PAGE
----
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Chelsea Flower Show goes online with virtual garden tours and plant displays

The world-famous horticultural show has been cancelled by the coronavirus lockdown.

The Chelsea Flower Show is going online with virtual garden tours, a school gardening club, recreated plant displays and growing tips from experts.

The Royal Horticultural Society (RHS) has revealed its plans for the first-ever “virtual” version of its world-famous flower show after the event normally held at Royal Hospital Chelsea, London, was cancelled due to the lockdown.

For the duration of the show, between May 18 and 23, the RHS website will host a range of free content from experts in the gardening world along with exclusive content for the charity’s members.

Each morning, the show will start with a tour from a leading designer, florist or gardening personality of their own private gardens.

Flower displays in the grand pavilion are usually a central feature of the show (Victoria Jones/PA)
Flower displays in the grand pavilion are usually a central feature of the show (Victoria Jones/PA)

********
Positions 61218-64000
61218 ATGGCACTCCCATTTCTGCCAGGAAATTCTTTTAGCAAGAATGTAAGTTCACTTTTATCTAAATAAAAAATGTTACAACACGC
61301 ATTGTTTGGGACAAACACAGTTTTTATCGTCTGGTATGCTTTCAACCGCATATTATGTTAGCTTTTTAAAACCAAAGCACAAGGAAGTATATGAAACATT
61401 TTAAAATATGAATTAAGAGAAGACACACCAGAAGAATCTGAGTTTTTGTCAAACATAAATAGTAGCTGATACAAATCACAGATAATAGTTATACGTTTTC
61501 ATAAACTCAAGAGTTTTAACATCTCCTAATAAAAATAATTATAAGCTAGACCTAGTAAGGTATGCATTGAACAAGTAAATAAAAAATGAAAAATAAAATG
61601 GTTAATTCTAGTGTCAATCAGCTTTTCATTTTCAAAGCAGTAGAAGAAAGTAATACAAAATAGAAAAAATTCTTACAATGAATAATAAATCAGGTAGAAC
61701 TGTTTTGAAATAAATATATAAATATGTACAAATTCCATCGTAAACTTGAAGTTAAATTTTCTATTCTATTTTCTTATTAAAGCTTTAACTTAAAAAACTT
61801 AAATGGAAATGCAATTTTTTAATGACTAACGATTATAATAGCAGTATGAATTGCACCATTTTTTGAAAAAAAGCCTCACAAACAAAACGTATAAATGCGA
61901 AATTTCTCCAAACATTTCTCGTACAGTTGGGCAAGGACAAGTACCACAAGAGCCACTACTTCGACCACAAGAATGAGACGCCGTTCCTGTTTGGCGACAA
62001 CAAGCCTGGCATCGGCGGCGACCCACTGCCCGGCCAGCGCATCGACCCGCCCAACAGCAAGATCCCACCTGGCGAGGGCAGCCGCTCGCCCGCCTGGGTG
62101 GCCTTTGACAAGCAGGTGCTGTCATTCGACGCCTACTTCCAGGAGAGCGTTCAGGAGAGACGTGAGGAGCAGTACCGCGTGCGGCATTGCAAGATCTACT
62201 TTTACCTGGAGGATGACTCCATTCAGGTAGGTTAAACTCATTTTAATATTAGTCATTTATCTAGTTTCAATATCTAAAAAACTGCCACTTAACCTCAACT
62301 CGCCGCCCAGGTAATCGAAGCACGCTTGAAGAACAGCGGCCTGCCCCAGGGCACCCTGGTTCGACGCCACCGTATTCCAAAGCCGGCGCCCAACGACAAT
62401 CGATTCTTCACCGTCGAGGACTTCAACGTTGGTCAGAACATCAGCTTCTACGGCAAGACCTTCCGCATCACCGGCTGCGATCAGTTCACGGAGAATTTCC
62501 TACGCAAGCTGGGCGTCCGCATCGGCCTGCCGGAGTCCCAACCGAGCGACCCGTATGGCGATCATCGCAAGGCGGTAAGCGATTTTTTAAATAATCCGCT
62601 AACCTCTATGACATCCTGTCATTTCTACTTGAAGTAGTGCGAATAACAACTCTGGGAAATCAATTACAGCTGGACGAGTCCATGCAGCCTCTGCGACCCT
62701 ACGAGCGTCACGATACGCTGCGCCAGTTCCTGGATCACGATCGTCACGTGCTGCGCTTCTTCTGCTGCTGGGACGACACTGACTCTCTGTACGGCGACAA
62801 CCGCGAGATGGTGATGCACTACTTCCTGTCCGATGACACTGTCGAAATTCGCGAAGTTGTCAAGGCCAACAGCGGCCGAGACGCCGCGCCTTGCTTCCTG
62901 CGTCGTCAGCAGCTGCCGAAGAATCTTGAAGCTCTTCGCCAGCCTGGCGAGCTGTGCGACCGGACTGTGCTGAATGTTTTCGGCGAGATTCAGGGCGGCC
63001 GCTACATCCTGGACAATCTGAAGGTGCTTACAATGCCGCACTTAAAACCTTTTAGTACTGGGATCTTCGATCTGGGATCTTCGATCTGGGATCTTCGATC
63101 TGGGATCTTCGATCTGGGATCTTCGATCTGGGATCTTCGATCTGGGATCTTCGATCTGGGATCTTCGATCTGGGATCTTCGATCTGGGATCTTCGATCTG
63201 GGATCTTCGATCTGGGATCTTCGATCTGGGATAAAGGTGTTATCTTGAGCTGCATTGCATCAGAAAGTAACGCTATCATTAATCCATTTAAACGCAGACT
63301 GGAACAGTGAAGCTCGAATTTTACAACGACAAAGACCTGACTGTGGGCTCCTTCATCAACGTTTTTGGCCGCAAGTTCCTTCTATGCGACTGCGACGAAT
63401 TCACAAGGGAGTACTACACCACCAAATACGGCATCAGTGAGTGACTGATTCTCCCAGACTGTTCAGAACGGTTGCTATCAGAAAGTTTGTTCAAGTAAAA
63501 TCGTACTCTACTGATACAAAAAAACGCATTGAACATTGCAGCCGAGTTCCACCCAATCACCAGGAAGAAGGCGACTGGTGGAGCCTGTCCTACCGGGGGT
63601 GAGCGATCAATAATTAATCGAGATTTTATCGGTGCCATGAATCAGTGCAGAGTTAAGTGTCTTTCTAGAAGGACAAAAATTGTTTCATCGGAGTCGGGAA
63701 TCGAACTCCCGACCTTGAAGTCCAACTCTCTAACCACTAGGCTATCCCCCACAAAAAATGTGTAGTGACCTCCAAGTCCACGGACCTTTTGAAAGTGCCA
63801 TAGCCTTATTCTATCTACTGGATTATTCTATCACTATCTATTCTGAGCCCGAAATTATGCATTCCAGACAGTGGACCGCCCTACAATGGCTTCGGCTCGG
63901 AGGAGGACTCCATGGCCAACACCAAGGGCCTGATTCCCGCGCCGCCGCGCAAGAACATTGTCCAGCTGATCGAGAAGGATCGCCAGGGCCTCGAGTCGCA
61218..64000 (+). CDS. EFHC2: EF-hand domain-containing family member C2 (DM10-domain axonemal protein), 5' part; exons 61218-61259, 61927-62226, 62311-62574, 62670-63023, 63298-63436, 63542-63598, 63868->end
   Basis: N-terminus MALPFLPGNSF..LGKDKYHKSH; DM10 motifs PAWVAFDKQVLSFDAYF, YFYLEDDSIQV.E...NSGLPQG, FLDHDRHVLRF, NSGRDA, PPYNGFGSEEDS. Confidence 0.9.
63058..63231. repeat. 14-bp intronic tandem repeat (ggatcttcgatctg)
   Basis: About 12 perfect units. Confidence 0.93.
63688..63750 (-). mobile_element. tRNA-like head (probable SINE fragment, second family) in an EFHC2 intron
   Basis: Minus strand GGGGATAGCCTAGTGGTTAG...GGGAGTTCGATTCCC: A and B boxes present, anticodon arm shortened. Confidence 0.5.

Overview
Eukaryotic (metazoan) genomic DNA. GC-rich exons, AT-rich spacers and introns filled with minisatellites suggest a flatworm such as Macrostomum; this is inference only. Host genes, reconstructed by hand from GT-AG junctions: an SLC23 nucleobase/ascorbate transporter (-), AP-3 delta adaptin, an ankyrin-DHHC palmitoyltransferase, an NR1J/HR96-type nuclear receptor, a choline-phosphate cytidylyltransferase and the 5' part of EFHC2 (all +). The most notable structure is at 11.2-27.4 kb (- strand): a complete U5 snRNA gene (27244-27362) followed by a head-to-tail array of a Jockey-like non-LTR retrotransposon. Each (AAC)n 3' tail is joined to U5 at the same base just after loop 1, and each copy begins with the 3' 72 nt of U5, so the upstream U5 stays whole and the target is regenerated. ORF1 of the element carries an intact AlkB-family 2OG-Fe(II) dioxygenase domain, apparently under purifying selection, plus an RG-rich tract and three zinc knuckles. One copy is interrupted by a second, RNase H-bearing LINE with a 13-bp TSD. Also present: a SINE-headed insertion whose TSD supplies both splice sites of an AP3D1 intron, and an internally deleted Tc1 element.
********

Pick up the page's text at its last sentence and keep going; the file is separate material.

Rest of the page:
A daily “school gardening club” will provide activities for families to get together, dig, plant and get closer to nature, the RHS said.

A selection of UK growers who would normally exhibit at Chelsea will also take virtual visitors to the show on behind-the-scenes tours of their nurseries.

Some of the growers will be replicating the plant displays they were going to put on in the grand pavilion of the Chelsea Flower Show and they will also host daily “potting bench” demonstrations with techniques on growing and maintaining healthy plants.

RHS advisers will be joined each lunchtime by a special guest for an interactive Q&A session and people will also be able to vote on the RHS Chelsea plant of the decade, the RHS Chelsea product of the year and the BBC/RHS people’s choice garden of the decade.

Sue Biggs, RHS director general, said: “We’re lucky to live in a digital age where we’re able to bring aspects of the RHS Chelsea Flower Show online so we can continue to share the world’s best in horticulture and bring garden design inspiration, breath-taking displays and horticultural knowledge for the nation to enjoy during this difficult time.

“I’m also delighted that despite such challenging circumstances the BBC are producing a special series of programmes celebrating the world’s greatest flower show which will air throughout ‘virtual’ show week on BBC One and Two.

“We really hope the virtual show will help fill the gap caused by the sad but necessary cancellation of this year’s show and will inspire more people to get growing.”

People who want to find out more about the virtual show can visit rhs.org.uk/Chelsea

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